At a recent workshop with local stakeholders in Malå, Sweden (click here to read more about Malå hub #6), organised by our partner Swedish University of Agricultural Sciences (SLU), the issue was raised of how and for which purpose the forest should be managed and used. The workshop was an ideal occasion for our partners to gather information and work together with various local stakeholders and communities representatives linked to forestry sector to,
- collect feedback on forestry land issues
- build future scenarios
- explore alternative solutions
- also to further test collaborative data collection methods such as PPGIS
Based on a new analysis of the state of the forest in the region, and using four conceivable future scenarios regarding felling and future forest state, the needs for adaptation, measures and decisions to reach a desired future in the area, were discussed.
As a result of these collective discussions, some important early steps towards the identification of a common ground and the visioning of future forest in Malå were made. Thanks to the participants sharing their views and experiences, it also meant that ArcticHubs researchers are now in a better position to progress through the sequence of research tools being adapted within the project.
The next phase to develop more locally based scenarios will be presented at a forthcoming workshop titled ‘Forests of the future – How do we get there?’.
The next event will take place again in Malå on 25th May 2023 and it will addresses the urgent question of what the forests should be used for?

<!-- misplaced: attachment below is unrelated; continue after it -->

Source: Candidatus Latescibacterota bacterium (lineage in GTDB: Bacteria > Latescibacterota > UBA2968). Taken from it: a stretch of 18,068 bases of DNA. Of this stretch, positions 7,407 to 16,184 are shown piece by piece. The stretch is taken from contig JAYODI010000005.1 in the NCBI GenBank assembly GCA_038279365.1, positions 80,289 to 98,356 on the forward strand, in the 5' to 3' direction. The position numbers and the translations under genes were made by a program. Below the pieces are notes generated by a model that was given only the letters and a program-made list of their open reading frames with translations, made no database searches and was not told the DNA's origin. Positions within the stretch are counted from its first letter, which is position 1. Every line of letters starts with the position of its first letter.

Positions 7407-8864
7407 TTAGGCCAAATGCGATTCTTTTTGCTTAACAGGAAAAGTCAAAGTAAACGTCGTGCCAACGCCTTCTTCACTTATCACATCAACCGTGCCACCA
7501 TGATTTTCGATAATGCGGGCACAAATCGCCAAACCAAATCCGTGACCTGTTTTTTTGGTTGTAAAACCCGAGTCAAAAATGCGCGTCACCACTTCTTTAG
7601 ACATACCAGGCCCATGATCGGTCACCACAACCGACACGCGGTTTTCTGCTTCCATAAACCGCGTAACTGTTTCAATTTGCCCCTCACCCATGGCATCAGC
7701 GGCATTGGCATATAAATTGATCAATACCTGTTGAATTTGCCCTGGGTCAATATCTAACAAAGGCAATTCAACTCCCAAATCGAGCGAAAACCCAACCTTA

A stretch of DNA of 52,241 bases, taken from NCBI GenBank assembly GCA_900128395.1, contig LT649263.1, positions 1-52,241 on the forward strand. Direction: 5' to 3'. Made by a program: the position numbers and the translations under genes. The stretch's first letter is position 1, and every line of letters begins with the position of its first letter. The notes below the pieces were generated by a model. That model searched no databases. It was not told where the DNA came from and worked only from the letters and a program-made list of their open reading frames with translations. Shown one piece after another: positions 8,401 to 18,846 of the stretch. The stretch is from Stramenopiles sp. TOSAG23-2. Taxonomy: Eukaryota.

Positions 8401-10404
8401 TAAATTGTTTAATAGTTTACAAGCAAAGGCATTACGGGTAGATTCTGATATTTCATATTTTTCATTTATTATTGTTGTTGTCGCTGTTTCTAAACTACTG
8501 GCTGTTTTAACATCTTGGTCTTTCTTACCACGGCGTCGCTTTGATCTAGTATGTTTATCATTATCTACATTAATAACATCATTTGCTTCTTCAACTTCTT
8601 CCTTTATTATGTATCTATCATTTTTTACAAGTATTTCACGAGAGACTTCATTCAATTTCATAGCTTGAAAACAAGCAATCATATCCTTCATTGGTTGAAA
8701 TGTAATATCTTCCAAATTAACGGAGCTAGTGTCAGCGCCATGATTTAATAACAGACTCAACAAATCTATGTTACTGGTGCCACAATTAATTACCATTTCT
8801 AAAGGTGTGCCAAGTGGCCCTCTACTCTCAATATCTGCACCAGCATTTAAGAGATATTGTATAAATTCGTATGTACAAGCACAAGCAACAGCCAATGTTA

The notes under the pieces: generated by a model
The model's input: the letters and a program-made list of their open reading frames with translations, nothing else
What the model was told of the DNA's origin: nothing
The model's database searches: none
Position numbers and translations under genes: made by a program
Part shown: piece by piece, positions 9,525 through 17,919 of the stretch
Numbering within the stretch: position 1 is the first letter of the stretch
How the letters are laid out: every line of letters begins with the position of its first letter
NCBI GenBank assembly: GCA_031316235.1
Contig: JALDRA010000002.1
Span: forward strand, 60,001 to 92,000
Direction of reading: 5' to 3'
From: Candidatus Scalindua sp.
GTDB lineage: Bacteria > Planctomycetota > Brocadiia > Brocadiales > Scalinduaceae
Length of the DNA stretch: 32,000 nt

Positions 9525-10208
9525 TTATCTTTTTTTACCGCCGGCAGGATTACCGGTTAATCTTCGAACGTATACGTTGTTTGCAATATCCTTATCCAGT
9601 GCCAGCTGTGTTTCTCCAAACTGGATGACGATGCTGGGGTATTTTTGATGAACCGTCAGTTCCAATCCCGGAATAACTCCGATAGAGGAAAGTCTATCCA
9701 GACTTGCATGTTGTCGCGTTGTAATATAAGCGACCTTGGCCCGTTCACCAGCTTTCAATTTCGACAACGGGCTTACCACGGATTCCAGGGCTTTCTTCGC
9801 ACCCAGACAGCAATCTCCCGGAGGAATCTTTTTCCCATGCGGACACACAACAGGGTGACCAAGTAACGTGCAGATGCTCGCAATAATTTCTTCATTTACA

The demands and expectations of the forest and its use are many and of different kinds. At the same time, awareness is also increasing that the forest cannot meet all the demands, and hence sustainable forestry requires wise choices. These choices do not only depend on global markets and international agreements (politics) but also need to be rooted in a local reality.
how do we achieve smart and resource-efficient forestry (lean forestry) in Malå and its surroundings? That is the theme and task of this next workshop activity in May 2023.
In addition, new cutting-edge technology for gentle and precise forestry practices will be discussed in May. This aspect is based on the ArcticHubs research that is ongoing at Luleå University of Technology, where light, collaborative, unmanned and self-learning forest machines are now being developed and tested in different settings.
It is hoped that this too will contribute to further steps being taken towards a characterization of ‘lean forestry’ from a local real-life environment perspective.
All pictures are from Swedish University of Agricultural Sciences (SLU)